After recently reaching their highest levels in nearly a decade, crude oil and related ETFs continued to retrace on Monday, falling another 8%, and breaking below $100 per barrel, amid discussions between Russia and Ukraine, as well as fears that fresh coronavirus restrictions in China could hurt demand.

Although you could hardly tell from prices at the pump, crude oil has been falling recently, after its massive spike to over $130 per barrel.

On Monday, U.S. benchmark West Texas Intermediate crude futures fell as much as 8.75% to reach $99.76 per barrel, before rallying slightly to $103 per barrel as of 1:30 PM EST. Meanwhile, international bellwether Brent crude also tumbled 8% to $103.68 per barrel.

“Today’s action reflects a shift in sentiment in Russia/Ukraine causing sentiment traders to sell, fundamental concerns around demand coming from China’s Covid lockdowns causing fundamental traders to take profits, and technical pressure as crude breaks” key levels, explained Rebecca Babin, senior energy trader at CIBC Private Wealth U.S.

After an explosive move higher in reaction to Russia invading Ukraine last month, Monday’s move lower extends last week’s decline, which witnessed WTI and Brent hitting their worst week since November.

Of course, the moves have done little to ease the minds and wallets of consumers, who are still paying exorbitant gas prices across the nation.

President Joe Biden announced on Tuesday that the U.S. would ban all imports of Russian oil, gas, and energy, in an effort to curtail “Putin’s war machine.”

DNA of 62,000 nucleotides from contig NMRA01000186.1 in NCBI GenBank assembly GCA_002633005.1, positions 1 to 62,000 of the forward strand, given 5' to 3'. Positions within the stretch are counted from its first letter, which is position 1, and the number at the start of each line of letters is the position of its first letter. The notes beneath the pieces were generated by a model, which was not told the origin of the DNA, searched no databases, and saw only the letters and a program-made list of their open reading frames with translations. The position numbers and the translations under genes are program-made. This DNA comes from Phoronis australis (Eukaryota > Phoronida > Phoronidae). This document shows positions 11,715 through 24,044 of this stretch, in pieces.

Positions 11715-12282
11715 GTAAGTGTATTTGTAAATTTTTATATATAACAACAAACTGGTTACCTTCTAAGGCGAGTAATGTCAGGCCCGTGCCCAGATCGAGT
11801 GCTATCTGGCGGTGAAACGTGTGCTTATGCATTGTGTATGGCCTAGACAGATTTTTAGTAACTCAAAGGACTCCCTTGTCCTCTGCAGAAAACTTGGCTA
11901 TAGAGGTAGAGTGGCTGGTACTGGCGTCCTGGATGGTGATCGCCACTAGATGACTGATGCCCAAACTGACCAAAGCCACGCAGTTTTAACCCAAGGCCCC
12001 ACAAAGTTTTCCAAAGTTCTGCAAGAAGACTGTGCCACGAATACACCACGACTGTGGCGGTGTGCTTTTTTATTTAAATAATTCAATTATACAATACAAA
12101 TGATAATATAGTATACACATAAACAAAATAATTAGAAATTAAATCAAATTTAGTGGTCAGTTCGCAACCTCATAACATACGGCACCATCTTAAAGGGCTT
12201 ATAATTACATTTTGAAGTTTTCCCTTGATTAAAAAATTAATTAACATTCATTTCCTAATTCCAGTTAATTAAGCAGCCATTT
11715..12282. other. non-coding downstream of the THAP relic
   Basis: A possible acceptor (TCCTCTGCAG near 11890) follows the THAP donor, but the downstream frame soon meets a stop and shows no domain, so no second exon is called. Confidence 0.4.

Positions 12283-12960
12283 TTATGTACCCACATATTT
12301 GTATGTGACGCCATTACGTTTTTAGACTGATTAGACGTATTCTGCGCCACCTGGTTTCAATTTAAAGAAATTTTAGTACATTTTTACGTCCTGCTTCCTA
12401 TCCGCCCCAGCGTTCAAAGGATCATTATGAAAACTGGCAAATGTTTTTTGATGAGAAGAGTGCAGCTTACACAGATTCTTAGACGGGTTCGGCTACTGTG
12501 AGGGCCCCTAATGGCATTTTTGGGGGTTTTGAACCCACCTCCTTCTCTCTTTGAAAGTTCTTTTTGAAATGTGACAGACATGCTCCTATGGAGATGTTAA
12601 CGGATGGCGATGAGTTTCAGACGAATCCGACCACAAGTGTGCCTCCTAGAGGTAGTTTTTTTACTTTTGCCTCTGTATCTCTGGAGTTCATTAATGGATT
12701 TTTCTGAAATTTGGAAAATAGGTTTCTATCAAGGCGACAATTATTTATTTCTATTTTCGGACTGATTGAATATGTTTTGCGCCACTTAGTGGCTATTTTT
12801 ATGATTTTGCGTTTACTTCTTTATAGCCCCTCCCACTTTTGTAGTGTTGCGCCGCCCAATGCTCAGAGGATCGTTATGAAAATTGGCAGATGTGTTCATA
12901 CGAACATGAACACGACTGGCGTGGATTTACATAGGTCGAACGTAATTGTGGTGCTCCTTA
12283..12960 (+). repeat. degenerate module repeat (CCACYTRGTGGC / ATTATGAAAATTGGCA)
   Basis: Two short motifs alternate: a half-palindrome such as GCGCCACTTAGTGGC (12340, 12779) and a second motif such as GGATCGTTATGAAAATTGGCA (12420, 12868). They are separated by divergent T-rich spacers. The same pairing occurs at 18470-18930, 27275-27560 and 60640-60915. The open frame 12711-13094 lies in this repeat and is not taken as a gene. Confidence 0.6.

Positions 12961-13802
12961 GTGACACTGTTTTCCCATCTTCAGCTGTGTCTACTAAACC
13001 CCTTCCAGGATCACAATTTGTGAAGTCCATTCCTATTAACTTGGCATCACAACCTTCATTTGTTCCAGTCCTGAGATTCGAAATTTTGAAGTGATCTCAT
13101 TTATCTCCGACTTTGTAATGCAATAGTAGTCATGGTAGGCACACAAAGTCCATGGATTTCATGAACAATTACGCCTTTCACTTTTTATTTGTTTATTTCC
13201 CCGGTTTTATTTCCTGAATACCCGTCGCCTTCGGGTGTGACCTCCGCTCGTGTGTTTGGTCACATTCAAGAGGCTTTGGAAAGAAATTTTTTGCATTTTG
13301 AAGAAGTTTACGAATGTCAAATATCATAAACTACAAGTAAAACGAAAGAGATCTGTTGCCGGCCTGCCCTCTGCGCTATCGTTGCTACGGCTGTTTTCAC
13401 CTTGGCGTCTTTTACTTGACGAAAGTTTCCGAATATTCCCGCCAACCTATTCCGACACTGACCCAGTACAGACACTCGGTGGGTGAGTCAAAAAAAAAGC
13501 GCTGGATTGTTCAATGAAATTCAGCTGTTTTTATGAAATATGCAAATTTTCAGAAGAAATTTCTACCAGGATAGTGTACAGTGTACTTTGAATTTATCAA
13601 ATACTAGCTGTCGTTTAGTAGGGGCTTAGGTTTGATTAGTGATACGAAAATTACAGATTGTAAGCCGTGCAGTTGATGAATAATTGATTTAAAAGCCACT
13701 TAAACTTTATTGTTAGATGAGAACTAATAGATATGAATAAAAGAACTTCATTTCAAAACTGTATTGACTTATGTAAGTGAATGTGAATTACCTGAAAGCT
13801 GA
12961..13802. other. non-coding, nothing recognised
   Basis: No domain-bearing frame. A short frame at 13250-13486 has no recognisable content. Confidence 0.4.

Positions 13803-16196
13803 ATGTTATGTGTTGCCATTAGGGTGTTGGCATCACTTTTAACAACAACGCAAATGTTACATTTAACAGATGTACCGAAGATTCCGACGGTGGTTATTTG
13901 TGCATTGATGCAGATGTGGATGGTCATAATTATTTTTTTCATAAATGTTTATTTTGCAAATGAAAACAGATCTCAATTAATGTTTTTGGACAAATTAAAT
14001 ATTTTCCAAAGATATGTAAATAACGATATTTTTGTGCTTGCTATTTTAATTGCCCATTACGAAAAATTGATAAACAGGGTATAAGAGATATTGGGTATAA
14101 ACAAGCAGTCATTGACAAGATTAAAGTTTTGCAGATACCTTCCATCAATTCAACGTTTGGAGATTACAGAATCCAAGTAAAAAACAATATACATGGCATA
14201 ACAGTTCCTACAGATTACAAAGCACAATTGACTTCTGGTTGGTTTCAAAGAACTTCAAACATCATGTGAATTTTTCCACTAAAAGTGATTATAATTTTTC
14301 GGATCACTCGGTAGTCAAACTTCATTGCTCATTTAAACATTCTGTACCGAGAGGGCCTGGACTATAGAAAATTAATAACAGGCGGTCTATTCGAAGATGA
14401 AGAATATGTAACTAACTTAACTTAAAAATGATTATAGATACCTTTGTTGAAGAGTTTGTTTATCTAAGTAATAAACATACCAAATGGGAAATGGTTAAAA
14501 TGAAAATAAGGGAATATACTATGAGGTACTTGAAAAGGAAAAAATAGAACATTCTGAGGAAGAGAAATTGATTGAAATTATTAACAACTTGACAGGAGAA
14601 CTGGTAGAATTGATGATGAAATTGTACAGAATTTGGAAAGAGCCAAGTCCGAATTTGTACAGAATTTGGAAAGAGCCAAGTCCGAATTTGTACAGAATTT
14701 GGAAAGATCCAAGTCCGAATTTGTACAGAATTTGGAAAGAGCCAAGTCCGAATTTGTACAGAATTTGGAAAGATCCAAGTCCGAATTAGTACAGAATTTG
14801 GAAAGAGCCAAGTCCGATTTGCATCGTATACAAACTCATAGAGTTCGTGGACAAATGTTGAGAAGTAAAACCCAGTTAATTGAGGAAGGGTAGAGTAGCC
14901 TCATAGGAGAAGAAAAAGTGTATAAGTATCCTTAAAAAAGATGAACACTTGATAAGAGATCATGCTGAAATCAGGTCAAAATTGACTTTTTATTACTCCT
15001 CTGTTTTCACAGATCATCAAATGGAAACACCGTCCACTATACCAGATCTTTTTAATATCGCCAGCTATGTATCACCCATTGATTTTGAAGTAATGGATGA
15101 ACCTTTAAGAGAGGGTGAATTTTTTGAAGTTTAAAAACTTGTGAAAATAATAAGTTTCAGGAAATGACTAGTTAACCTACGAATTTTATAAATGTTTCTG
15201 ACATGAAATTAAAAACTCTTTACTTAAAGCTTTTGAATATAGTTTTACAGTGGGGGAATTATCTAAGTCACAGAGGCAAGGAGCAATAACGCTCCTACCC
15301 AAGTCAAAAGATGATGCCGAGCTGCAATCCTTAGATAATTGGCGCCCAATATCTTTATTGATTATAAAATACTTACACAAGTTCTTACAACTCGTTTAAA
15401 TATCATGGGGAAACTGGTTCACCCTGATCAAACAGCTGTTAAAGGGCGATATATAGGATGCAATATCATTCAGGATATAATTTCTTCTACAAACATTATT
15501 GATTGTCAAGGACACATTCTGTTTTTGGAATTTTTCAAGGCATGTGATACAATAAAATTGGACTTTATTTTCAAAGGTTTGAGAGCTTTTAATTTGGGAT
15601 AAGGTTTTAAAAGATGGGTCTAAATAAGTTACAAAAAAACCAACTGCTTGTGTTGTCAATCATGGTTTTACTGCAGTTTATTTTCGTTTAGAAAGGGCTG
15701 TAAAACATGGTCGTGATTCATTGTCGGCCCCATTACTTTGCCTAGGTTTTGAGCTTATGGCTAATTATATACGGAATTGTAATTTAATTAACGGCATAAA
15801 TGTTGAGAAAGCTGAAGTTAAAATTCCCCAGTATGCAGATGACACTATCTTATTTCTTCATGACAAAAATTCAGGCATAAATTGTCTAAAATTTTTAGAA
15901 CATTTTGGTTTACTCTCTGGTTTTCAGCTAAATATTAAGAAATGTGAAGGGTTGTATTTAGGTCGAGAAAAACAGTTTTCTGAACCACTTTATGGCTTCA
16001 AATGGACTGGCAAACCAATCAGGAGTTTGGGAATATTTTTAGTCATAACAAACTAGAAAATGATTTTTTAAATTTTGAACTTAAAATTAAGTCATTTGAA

Gas prices notched $4.17 for a gallon of unleaded that same day, breaking the previous record of $4.10 set in July 2008, according to AAA. Meanwhile, in places like California, customers are paying over $7 per gallon in parts of Los Angeles and other areas, adding to existing trepidations over inflation.

The crude oil market has been experiencing volatility for some time now, which has only been exacerbated by the war in Ukraine. Yet, even with Monday’s fall, both Brent and WTI are over 30% for the year.

“We have a demand scare for the first time in a while,” said John Kilduff, partner at Again Capital. “The Covid lockdown in China has spooked the market,” Kilduff added, noting that high fuel prices around the world are also causing demand destruction.

The recent pullback could be good news for ETF traders who favor crude oil and are looking for a chance to get on board. Crude ETFs like the United States Oil Fund (USO) and the ProShares Ultra Bloomberg Crude Oil (UCO) could potentially see massive gains, while short ETFs like the ProShares UltraShort Bloomberg Crude Oil (SCO) could suffer with rising prices.

For investors looking for crude ETFs to play the run-up in oil, which has been fairly steady since November, the United States 12 Month Oil Fund (USL) and the iPath Pure Beta Crude Oil ETN (OIL) are two other funds to consider.

For more news, information, and strategy, visit  ETF Trends.